Jan 13

I like to use OWIN with Web API unfortunately Web API Help pages is MVC and actually doesn’t work first time with OWIN, so much so I asked a Stack Overflow question about it (which I ended up answering myself). You can get it working on IIS with minimal effort, but not on self host this is because MVC requires (pre vNext) System.Web.

At first I gave up and tried Swagger for my docs, but I came back to Web API Help Pages. What I like about Web API Help Pages is at it’s heart it’s just a set of Razor templates. And for me using Razor templates is about as easy as it gets. So I thought ‘How hard can it be to make Web API help pages work with self host?’ A quick Google revealed that Yao has already managed to get Web API Help Pages working on self host using T4 templates, so if I do something similar but using Razor I’m in business.

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Jul 21

During this series of posts I’m going to share with you how I work with WebApi. I’m going to share the steps with you so you understand exactly what is going on and the choices made. There of course is a GitHub repo you can folk and use in your own projects.

Being a consultant I have to create REST API’s (or as I like to say ‘RESTish API’s’*) a lot, I’m going to show you how I do it. When you create your WebApi project your first instinct might be to select the WebApi project template, I would resist doing it like that.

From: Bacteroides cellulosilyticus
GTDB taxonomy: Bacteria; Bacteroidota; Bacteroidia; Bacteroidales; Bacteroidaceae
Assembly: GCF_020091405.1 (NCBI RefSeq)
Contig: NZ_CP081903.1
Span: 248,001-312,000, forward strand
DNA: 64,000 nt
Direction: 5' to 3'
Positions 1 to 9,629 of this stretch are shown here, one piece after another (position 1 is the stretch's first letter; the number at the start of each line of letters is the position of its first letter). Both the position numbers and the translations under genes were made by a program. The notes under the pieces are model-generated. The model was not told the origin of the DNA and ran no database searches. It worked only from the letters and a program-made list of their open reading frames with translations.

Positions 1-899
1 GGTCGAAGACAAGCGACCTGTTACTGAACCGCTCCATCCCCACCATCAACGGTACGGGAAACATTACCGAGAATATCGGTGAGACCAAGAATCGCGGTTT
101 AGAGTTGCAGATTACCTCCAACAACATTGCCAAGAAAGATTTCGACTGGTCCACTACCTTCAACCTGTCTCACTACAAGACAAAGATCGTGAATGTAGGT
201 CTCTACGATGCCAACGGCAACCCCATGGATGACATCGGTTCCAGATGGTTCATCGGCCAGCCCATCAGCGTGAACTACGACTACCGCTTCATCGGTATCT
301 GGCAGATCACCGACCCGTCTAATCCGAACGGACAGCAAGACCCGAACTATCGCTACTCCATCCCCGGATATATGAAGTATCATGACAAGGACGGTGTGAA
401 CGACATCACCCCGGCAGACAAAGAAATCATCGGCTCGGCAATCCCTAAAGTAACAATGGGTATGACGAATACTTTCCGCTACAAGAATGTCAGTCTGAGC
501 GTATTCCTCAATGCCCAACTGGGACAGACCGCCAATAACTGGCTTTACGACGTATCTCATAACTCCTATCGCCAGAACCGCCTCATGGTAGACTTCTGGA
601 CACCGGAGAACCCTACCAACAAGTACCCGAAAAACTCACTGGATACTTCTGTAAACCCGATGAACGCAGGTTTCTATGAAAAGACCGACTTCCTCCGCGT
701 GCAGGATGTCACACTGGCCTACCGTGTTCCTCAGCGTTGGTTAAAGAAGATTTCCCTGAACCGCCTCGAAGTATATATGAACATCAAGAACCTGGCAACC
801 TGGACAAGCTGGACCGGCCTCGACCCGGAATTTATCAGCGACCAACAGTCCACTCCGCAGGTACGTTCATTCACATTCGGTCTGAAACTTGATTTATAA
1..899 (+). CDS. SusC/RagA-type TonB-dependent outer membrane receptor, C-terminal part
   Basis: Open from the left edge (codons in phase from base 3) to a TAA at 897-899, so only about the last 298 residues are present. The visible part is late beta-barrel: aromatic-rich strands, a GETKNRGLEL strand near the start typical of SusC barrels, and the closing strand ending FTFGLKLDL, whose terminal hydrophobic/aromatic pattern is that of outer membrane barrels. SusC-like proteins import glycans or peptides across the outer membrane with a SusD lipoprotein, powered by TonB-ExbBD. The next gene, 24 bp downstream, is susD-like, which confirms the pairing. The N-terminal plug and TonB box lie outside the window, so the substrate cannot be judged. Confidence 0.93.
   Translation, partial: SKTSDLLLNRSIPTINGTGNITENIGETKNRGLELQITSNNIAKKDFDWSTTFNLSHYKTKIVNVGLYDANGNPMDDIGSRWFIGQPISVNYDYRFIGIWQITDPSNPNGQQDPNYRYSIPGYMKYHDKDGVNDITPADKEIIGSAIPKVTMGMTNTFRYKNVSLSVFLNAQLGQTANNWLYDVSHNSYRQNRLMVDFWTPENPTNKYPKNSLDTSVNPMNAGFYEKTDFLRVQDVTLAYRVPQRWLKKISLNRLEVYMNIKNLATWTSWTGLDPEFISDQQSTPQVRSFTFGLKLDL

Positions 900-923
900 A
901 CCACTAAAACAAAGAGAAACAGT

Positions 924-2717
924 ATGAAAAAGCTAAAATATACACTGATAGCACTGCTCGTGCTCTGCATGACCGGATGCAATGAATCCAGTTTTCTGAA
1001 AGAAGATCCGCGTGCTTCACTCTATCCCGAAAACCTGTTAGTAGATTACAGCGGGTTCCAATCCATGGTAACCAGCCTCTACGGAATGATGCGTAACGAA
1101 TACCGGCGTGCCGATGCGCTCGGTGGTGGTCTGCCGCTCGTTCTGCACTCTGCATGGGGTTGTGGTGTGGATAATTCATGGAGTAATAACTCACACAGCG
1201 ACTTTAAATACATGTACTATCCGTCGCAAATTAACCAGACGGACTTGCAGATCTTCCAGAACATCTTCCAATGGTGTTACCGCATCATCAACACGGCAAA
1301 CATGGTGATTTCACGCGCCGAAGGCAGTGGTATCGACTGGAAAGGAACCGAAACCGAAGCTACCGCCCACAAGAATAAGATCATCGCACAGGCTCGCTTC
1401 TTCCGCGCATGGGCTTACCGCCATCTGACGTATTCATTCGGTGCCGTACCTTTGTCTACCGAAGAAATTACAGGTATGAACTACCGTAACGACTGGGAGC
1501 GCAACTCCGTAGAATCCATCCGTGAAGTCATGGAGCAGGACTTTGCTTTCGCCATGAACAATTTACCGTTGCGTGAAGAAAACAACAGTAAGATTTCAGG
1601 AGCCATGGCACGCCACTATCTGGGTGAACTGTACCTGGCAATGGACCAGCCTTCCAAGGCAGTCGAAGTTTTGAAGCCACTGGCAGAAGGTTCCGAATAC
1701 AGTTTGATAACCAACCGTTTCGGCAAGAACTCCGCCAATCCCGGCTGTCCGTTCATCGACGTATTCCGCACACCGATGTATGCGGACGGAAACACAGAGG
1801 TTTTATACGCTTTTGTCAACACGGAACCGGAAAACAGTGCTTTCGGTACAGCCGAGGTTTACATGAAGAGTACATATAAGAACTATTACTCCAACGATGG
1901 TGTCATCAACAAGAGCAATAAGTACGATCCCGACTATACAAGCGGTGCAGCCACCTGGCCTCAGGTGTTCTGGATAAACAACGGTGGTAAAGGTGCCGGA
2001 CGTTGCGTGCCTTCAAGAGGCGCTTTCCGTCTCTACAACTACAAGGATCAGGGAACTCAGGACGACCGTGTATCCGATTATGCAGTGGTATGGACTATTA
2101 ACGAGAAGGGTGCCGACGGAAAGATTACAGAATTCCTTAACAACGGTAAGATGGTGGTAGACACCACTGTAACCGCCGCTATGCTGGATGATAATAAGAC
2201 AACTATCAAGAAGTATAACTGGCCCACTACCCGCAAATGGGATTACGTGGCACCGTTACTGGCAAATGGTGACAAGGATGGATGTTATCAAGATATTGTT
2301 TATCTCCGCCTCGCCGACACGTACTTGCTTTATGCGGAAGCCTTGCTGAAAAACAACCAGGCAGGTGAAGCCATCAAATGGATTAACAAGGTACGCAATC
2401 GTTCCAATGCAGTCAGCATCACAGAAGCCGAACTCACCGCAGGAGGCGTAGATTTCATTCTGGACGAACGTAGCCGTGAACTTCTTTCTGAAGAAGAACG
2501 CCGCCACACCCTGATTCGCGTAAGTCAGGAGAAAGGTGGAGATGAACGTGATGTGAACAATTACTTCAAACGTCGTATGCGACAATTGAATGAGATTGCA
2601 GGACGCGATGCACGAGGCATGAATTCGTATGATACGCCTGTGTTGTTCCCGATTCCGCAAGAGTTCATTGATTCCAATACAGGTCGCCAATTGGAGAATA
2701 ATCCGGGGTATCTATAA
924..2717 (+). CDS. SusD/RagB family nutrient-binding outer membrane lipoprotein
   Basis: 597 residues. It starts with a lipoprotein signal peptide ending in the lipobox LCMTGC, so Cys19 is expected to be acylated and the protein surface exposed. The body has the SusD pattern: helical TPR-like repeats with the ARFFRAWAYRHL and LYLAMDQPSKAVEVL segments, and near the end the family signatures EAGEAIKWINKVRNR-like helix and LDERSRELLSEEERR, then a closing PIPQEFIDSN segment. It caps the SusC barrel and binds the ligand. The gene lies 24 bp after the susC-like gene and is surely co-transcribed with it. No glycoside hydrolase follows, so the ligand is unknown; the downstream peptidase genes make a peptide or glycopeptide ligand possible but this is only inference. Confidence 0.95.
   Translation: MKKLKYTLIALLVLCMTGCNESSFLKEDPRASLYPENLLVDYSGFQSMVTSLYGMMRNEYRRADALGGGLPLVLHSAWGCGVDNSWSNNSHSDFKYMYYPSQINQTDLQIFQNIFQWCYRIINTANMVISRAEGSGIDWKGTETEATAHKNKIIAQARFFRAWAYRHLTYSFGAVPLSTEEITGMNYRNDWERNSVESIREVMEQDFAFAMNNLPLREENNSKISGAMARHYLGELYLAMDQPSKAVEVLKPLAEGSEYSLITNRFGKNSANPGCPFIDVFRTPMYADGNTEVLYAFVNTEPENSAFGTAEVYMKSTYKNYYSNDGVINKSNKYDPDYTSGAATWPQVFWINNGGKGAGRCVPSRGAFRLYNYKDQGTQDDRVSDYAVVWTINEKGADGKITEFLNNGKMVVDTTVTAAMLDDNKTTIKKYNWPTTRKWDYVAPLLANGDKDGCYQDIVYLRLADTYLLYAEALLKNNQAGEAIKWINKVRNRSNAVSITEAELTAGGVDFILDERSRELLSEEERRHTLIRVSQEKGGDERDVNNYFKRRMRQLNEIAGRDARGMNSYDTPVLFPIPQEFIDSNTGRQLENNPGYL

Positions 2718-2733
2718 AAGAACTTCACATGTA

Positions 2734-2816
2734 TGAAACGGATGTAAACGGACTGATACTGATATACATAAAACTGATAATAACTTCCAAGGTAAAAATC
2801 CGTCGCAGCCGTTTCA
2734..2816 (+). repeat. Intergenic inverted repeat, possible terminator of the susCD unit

Not because there is anything wrong with using the templates, because there ins’t I’ve used both the WebApi and MVC templates as learning tools as well as for quick hacks. That said that’s what you should use them for – here are my reasons for saying that:

  • So much of the config is done for you that it can be difficult to understand what’s going on, what if you need to change the config or had a deployment issue would you be confident in making changes?
  • So many extra packages are added that you probably don’t need.
  • It’s not Owin backed.

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May 14

Earlier this year I posted about a pet project I’ve been working on DalSoft.RestClient which is a dynamic C# rest client.

I’ve now used it on a number of projects, and it works really for fluently accessing rest api’s (if I do say so myself). So I thought I’d do a quick post on a real life scenario. For a client of mine I’ve recently needed to integrate PushWoosh, so I thought I’d share some code to show how easy it would be to create a PushWoosh SDK with DalSoft.RestClient.

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Jan 26

Whenever I’ve wanted to create a SDK for my WebApi’s I’m surprised by the amount of bolierplate code you end up with. HttpClient made things easier for us, but you still end up wrapping HttpClient and passing generics around.

I wanted something between Simple.Data and angular’s $http service, the main driver was to make my tests as readable as possible. I’ve messed around with .NET 4 dynamic objects before, so I set about creating a dynamic wrapper around HttpClient and a fluent API I could re-use. It’s passed the rule of 3 as I’ve used it for multiple clients. A side note is that it should be trivial to generate DalSoft.RestClient code examples in your WebApi docs.

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Dec 05

Updated 26 Mar 2016 for Brunch 2.0

While working at OnTrees I was introduced to brunch by @_grayham and have used it on a couple of my own projects (more recently exploregiving.com). Brunch is an alternative front-end build system to Grunt or Gulp.

You can achieve the same thing with any of these front-end build systems. I’ve just found the brunch conventions and workflow very simple to work with. What closed it for me was how easy it was to add brunch to our continuous deployment pipeline.

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